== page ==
Some Fatherly Advice              
               Gonzo 2010

       Before my father passed away we spent several
years under the hood of cars working together at my
shop.  He was an old school repair guy.  Always looking
out for the customer, and wanting to do that little bit
extra for them.  You know, adjust that crooked license
plate, grease the door hinges before they pulled away
from the shop, that kind of thing.

        I usually did the diagnostic work, and he would
stick with the mechanical repairs.  But most of the time
his favorite thing to do was to entertain the customer
while I figured out the problem.  The one thing that
would give him fits was the way a customer would react
after I diagnosed the problem, especially if I diagnosed
it quickly.  A quick diagnostic might be fine for some
people, but others it was more of a matter of pride
that their “regular” mechanic hadn’t found it so quickly,
or that the customer themselves didn’t find it so easily. 
It didn’t set well with them.  I got the impression that a
quick diagnosis led to some sort of mistrust with my abilities, or that I didn’t thoroughly examine the problem to their satisfaction.  A lot of times it had more to do with the previous technician taking so much time and not coming up with an answer, so they think it can’t be that simple.

  Dad had his own answer for it.  He was going to get one of those aluminum foil fire suits, a couple of tall curtains on moveable stands, a disco ball, and some strobe lights.   His idea was to pull the car into this “special” diagnostic area turn on the strobe lights and hang the disco ball over the car.  Stick the suit on and make some comment like, “I’m going in…” and then let the light show begin.  After a few minutes, come out from behind the curtain wall, whip off the aluminum fire suit hood and say something like, “Whoo that was a tough one.”   Maybe then, these types of people would be more likely to believe the results of a quick diagnosis. 

  We never tried it, but I think about doing it from time to time.  With the advent of the scanners to read and show detailed parameters diagnosing has taken on a whole new approach. A lot of problems are a matter of following the diagnostic tree correctly to get to the source of the problem. (Codes don’t fix cars… codes are the starting point) Sometimes it’s a quick trip on the diagnostic ladder, and other times it’s quite lengthy.   It really depends on the problem, of course.

Trying to be quick and on the right track with every diagnosis is what makes the money in the shop. Stalling the results just for the sake of making it look like it was an extensive search to find the problem doesn’t make a lot of sense to me.  Then on the other hand, I sometimes believe this is one of the many reasons why a doctor has you wait so long for his 10 minutes of time.  Even though he may have walked into the exam room, looked at the chart, took some quick looks at you, and back out of the exam room in less than 10 minutes, I’ll guarantee his bill isn’t going to show a 10 minute charge on it.  But, in my business, time is money… and most customers are watching the clock. 

  Back in the days when my father and I worked together, he came across an old Bosch injector tester for the early K and L injection systems.  The old tester was done for.  Not only was it dated, it had several missing connectors and the information booklet didn’t come with it.  I took it apart and rewired it as a large volt meter, with a lighted buzzer attached to a separate set of wires.  We then rigged up a swinging arm mounted to the wall out of PVC pipe.  The pipe contained the wires to the tester that we mounted on the wall.  It was more for decoration than usable, but it was kinda cool in its own funky way.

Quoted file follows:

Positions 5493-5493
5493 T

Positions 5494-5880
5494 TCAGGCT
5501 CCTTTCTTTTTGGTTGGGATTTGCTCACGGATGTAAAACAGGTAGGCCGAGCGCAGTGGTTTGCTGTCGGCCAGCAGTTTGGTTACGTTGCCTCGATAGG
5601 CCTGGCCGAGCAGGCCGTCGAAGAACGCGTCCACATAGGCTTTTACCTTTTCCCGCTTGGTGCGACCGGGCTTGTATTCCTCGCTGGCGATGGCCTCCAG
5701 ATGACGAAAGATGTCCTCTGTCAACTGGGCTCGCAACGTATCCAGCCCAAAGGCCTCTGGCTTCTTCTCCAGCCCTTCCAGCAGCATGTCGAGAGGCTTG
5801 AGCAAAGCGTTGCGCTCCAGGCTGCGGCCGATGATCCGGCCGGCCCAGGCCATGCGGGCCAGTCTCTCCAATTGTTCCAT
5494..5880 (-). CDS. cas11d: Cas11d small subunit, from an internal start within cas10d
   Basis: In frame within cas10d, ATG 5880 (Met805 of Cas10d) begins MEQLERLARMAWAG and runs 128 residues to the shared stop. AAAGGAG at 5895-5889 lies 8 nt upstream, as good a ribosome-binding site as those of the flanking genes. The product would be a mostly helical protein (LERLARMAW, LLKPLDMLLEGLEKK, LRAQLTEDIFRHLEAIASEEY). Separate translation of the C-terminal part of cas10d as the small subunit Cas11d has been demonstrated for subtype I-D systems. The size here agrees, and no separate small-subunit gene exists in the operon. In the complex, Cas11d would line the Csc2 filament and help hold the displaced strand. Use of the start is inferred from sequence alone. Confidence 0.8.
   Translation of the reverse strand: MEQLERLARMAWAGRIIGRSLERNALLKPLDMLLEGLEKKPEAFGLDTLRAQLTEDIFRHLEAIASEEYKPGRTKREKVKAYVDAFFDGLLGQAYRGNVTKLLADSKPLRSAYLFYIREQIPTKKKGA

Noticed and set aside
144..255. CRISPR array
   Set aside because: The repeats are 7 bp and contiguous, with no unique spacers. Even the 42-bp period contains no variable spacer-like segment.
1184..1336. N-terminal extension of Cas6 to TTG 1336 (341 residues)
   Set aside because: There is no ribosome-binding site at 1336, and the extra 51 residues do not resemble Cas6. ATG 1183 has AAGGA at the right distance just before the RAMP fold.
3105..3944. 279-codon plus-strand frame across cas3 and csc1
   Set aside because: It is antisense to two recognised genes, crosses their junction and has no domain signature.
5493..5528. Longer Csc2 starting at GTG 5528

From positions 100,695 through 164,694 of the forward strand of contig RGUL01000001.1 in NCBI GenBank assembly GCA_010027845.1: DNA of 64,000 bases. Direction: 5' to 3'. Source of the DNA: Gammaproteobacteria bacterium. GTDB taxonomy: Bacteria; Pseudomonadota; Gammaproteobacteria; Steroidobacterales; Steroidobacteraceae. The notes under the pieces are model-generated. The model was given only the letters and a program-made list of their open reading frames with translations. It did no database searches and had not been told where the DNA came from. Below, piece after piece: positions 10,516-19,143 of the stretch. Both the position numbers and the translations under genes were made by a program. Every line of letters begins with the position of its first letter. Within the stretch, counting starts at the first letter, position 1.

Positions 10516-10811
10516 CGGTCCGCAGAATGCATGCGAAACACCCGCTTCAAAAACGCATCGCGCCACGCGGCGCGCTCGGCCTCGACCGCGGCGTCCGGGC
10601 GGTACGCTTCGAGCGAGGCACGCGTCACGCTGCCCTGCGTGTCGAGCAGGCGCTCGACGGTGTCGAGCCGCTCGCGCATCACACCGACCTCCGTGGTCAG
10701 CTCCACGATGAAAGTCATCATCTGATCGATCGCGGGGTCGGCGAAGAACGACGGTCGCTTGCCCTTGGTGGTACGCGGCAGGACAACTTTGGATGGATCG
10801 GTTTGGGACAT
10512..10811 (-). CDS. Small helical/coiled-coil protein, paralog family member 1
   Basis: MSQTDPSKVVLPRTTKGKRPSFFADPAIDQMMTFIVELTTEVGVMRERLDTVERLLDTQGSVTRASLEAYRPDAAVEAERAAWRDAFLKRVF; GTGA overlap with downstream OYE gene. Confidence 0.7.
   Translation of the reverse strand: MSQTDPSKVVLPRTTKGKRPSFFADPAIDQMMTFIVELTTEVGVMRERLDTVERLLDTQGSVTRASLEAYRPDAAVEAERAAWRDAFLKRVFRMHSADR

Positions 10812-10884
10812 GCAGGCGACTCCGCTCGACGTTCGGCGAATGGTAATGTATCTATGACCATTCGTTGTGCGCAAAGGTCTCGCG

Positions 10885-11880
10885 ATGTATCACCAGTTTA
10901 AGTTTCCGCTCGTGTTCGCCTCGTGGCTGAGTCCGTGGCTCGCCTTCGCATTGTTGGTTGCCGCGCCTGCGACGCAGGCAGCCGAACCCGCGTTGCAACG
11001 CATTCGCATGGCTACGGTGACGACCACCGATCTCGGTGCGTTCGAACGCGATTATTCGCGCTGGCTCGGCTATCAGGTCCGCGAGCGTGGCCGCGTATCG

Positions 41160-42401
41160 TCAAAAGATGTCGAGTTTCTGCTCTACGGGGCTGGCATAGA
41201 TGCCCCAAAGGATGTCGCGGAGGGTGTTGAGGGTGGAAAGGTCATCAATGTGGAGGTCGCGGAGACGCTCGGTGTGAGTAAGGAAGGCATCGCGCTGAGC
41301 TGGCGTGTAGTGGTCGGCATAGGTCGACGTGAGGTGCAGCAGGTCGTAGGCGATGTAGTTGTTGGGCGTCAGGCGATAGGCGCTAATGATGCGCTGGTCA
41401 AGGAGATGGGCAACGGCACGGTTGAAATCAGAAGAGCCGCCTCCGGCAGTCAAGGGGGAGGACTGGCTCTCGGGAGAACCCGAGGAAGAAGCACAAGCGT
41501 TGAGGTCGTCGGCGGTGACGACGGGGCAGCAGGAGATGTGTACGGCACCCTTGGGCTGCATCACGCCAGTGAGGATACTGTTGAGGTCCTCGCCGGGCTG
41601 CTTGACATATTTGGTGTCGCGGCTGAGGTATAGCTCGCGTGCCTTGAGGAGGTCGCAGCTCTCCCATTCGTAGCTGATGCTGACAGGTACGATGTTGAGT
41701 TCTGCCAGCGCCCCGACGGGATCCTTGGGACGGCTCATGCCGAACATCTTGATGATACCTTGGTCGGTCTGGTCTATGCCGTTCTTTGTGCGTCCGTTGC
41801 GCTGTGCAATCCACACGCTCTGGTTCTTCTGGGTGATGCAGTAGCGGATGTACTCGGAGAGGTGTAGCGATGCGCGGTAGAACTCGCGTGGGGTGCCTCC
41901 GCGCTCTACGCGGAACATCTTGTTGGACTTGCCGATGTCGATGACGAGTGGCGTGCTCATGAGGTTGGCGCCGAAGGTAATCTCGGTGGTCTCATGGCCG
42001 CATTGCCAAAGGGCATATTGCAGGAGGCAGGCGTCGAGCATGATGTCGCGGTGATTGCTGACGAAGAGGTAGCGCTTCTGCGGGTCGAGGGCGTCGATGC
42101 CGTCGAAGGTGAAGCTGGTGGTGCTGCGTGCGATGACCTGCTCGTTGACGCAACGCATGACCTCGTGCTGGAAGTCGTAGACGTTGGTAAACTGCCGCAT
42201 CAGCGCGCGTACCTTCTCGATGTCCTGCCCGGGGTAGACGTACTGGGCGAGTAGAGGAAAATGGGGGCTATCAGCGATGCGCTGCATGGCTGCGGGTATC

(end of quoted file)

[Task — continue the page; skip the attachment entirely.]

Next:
Anytime we got one of those “lookylews” (one of my dad’s favorite words), you know the type, the kind that has to hover over the hood while you’re working on it.  Dad would motion to me to wire up the buzzer to the battery, and use it as a way to find the draw or short in the car.  His job was to entertain, while I looked for the problem.  Most of the time, I’d study the wiring diagrams, determine the most likely spot for the problem, and find the solution.  As I would get close to the problem I would intentionally ground out the buzzer on the wall, and it would make a horrible noise.  Dad would make a comment to the customer as to what was going on. His old school charm was what made the difference.  At times this whole thing would get quite humorous.  I’d be lying under the dash zapping the buzzer and good old dad would be working his magic with his broad smile, and his quirky sense of humor. 

  These days the electronic scanners have somewhat evened the playing field.  To some degree the abilities of a good tech are now wrapped up in a good quality diagnostic machine.  But it still takes a good tech to understand it, and evaluate the information he/she sees on the screen. 

  I still try to diagnose things as fast and accurately as I can.  I don’t have the old buzzer, or my dad’s inventive conversations with the customers to help me with the diagnostics.  It’s a memory I’ll never forget.  But, I’ll always keep in mind some of those lessons from my father… “Take your time son, you’re good… but they (the customer) don’t know how good you are… so you’ll have to prove it to them each and every time.”  

        Old school wisdom is still important, and fatherly advice is some of the best.